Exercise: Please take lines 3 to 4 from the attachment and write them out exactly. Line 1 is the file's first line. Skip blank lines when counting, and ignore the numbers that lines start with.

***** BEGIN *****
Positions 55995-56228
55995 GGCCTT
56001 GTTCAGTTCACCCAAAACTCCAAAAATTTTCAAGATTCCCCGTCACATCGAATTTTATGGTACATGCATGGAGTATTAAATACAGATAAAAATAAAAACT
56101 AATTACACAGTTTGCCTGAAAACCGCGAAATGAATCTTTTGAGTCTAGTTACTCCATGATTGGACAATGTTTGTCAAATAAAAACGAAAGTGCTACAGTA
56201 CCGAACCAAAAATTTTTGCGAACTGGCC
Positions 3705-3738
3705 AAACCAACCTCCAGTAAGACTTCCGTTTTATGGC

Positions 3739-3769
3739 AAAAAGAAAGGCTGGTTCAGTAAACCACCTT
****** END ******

56001 GTTCAGTTCACCCAAAACTCCAAAAATTTTCAAGATTCCCCGTCACATCGAATTTTATGGTACATGCATGGAGTATTAAATACAGATAAAAATAAAAACT
56101 AATTACACAGTTTGCCTGAAAACCGCGAAATGAATCTTTTGAGTCTAGTTACTCCATGATTGGACAATGTTTGTCAAATAAAAACGAAAGTGCTACAGTA